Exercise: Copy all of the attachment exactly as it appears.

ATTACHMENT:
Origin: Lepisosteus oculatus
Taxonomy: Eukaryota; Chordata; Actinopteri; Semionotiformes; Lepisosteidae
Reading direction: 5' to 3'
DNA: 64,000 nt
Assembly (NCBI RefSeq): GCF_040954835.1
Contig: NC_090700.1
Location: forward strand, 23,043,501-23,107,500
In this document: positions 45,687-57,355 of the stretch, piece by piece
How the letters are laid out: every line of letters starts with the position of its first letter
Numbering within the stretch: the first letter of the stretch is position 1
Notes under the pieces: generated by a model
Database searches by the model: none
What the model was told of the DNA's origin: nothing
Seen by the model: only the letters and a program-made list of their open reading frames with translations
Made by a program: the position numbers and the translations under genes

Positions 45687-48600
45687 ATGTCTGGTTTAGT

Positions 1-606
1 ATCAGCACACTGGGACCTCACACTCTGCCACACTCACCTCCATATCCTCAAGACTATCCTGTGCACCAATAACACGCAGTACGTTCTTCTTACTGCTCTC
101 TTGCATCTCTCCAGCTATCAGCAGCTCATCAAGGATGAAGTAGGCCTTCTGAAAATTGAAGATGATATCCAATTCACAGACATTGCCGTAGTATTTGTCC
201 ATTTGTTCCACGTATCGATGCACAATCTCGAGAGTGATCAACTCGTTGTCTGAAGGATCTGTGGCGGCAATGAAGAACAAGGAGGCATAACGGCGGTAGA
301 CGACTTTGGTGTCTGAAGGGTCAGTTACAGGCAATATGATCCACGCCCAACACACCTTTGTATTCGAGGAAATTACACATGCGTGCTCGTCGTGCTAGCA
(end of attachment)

Origin: Lepisosteus oculatus
Taxonomy: Eukaryota; Chordata; Actinopteri; Semionotiformes; Lepisosteidae
Reading direction: 5' to 3'
DNA: 64,000 nt
Assembly (NCBI RefSeq): GCF_040954835.1
Contig: NC_090700.1
Location: forward strand, 23,043,501-23,107,500
In this document: positions 45,687-57,355 of the stretch, piece by piece
How the letters are laid out: every line of letters starts with the position of its first letter
Numbering within the stretch: the first letter of the stretch is position 1
Notes under the pieces: generated by a model
Database searches by the model: none
What the model was told of the DNA's origin: nothing
Seen by the model: only the letters and a program-made list of their open reading frames with translations
Made by a program: the position numbers and the translations under genes

Positions 45687-48600
45687 ATGTCTGGTTTAGT

Positions 1-606
1 ATCAGCACACTGGGACCTCACACTCTGCCACACTCACCTCCATATCCTCAAGACTATCCTGTGCACCAATAACACGCAGTACGTTCTTCTTACTGCTCTC
101 TTGCATCTCTCCAGCTATCAGCAGCTCATCAAGGATGAAGTAGGCCTTCTGAAAATTGAAGATGATATCCAATTCACAGACATTGCCGTAGTATTTGTCC
201 ATTTGTTCCACGTATCGATGCACAATCTCGAGAGTGATCAACTCGTTGTCTGAAGGATCTGTGGCGGCAATGAAGAACAAGGAGGCATAACGGCGGTAGA
301 CGACTTTGGTGTCTGAAGGGTCAGTTACAGGCAATATGATCCACGCCCAACACACCTTTGTATTCGAGGAAATTACACATGCGTGCTCGTCGTGCTAGCA